A woman in Bentiu receives post-surgical care. UNFPA, UNMISS and partners are currently helping women receive treatment for fistulas.
Rebecca Simon spent 18 years without a single child. She traveled to Kenya, Uganda and Sudan, but was unable to find a doctor who could treat her condition. Now, after having been airlifted by the United Nations Mission in South Sudan from Pariang for surgery in Bentiu, her fistula problems are bound to be over.
"I am very thankful to UNMISS for transporting us with their flight. We may have heard about these doctors [temporarily in Bentiu] on the radio, but we would not have been able to come here on our own. Now a doctor has operated me successfully and I am sure this is the end of my suffering," Ms. Simon says. "God will bless them, and I am calling on other women who have this problem to register and come for treatment. It is free of charge."
The obstetric fistula campaign, the first of its kind in the Greater Upper Nile region, was launched by the United Nations Population Fund, UNFPA, and its partners to deal with the suffering caused by the childbirth injury, which is still common in poor countries.
UNFPA and others first registered affected women across the vast region, and then invited qualified doctors to Bentiu, where surgery or other treatment would be administered. To transport the patients, the humanitarians counted on the air assets of the UN peacekeeping mission in the country, UNMISS, which brought distressed women and saviours in white together.
A total of 46 fistula-afflicted women were flown to Bentiu, and 25 of them have been admitted for surgery. One of them, yet to go under the knife, is Nyajine Gatloi, who is staying at the UNMISS protection site in Bentiu.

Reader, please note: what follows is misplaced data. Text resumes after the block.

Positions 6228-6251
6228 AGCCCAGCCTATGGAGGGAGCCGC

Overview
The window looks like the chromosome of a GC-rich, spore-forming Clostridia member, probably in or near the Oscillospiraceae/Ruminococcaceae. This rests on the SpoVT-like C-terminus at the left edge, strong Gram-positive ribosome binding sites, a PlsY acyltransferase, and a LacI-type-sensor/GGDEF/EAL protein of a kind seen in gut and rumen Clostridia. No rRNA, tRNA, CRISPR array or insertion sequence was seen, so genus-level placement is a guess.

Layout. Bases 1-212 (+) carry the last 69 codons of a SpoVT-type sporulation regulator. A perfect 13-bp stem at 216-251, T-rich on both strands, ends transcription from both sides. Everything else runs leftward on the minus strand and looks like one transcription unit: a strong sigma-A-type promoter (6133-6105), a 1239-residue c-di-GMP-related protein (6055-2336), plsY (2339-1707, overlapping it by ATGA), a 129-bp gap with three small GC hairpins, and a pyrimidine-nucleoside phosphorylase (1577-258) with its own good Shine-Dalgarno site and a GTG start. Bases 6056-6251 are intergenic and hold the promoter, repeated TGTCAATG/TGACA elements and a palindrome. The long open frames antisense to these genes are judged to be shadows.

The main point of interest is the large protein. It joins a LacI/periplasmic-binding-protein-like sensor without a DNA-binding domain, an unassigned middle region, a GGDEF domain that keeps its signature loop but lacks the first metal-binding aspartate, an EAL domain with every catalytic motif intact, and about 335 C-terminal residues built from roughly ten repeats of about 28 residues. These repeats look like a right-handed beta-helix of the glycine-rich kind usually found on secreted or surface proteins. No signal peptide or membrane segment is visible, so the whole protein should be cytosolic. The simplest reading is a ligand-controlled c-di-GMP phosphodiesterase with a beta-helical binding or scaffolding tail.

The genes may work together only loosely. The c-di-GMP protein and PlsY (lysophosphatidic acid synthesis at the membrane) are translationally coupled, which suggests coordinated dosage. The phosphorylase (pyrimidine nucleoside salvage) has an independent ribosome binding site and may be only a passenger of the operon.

"I was 15 years old when I started having this problem on my first delivery. My child died inside and stayed there for three days till I was taken to Lankien for surgery to remove the dead body in my womb, and that process left a hole in my private parts" she says, eagerly waiting to have her fistula problem resolved shortly.
About one third of the surgery-admitted women have already undergone the procedure.
Dr. Saed Hamed, works as a consultant for UNFPA on the ongoing fistula campaign and wants to ensure those who suffer can be assisted also when he is no longer around.
"I have operated eight patients and they are now ok. We have also trained local doctors on how to handle some cases related to fistula when we have left Bentiu," he says.
One satisfied patient is Nyabol Deng from Pagak, who talks about the immediate impact of her surgery.
"In two days I can see a big difference. As you can see, my urine is now flowing through this tube, but before the operation would just just leak at any time and I had no control over it," she says.
An obstetric fistula is a condition that occurs when the process of delivering a baby ruptures the wall between the bladder and the birth canal. The resulting hole causes recurrent and uncontrolled leakage of both urine and stool.
UNMISS transports fistula-affected women to Bentiu for treatment